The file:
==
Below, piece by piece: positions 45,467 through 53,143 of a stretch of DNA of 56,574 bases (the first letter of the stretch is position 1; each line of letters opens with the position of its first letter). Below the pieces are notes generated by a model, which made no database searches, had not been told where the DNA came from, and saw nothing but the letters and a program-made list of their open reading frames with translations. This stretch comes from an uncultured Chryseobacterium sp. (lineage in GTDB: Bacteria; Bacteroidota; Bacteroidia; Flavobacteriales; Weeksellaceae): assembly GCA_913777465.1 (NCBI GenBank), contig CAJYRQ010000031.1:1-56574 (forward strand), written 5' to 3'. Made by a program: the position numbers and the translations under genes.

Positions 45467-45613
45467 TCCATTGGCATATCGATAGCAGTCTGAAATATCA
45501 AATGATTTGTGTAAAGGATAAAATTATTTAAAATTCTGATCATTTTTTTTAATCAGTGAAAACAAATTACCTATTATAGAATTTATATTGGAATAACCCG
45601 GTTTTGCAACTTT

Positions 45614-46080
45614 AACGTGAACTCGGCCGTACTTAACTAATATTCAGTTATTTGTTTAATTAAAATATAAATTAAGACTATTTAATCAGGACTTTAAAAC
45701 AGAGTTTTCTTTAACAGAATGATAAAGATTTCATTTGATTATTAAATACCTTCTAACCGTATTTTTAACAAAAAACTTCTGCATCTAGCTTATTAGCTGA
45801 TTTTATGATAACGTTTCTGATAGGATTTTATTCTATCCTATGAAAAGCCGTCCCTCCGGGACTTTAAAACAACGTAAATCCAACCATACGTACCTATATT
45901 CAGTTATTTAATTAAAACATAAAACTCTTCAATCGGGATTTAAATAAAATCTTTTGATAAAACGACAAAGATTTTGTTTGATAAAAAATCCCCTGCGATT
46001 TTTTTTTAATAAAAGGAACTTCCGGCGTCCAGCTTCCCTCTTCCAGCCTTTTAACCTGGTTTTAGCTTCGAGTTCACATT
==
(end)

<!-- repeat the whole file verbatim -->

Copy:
Below, piece by piece: positions 45,467 through 53,143 of a stretch of DNA of 56,574 bases (the first letter of the stretch is position 1; each line of letters opens with the position of its first letter). Below the pieces are notes generated by a model, which made no database searches, had not been told where the DNA came from, and saw nothing but the letters and a program-made list of their open reading frames with translations. This stretch comes from an uncultured Chryseobacterium sp. (lineage in GTDB: Bacteria; Bacteroidota; Bacteroidia; Flavobacteriales; Weeksellaceae): assembly GCA_913777465.1 (NCBI GenBank), contig CAJYRQ010000031.1:1-56574 (forward strand), written 5' to 3'. Made by a program: the position numbers and the translations under genes.

Positions 45467-45613
45467 TCCATTGGCATATCGATAGCAGTCTGAAATATCA
45501 AATGATTTGTGTAAAGGATAAAATTATTTAAAATTCTGATCATTTTTTTTAATCAGTGAAAACAAATTACCTATTATAGAATTTATATTGGAATAACCCG
45601 GTTTTGCAACTTT

Positions 45614-46080
45614 AACGTGAACTCGGCCGTACTTAACTAATATTCAGTTATTTGTTTAATTAAAATATAAATTAAGACTATTTAATCAGGACTTTAAAAC
45701 AGAGTTTTCTTTAACAGAATGATAAAGATTTCATTTGATTATTAAATACCTTCTAACCGTATTTTTAACAAAAAACTTCTGCATCTAGCTTATTAGCTGA
45801 TTTTATGATAACGTTTCTGATAGGATTTTATTCTATCCTATGAAAAGCCGTCCCTCCGGGACTTTAAAACAACGTAAATCCAACCATACGTACCTATATT
45901 CAGTTATTTAATTAAAACATAAAACTCTTCAATCGGGATTTAAATAAAATCTTTTGATAAAACGACAAAGATTTTGTTTGATAAAAAATCCCCTGCGATT
46001 TTTTTTTAATAAAAGGAACTTCCGGCGTCCAGCTTCCCTCTTCCAGCCTTTTAACCTGGTTTTAGCTTCGAGTTCACATT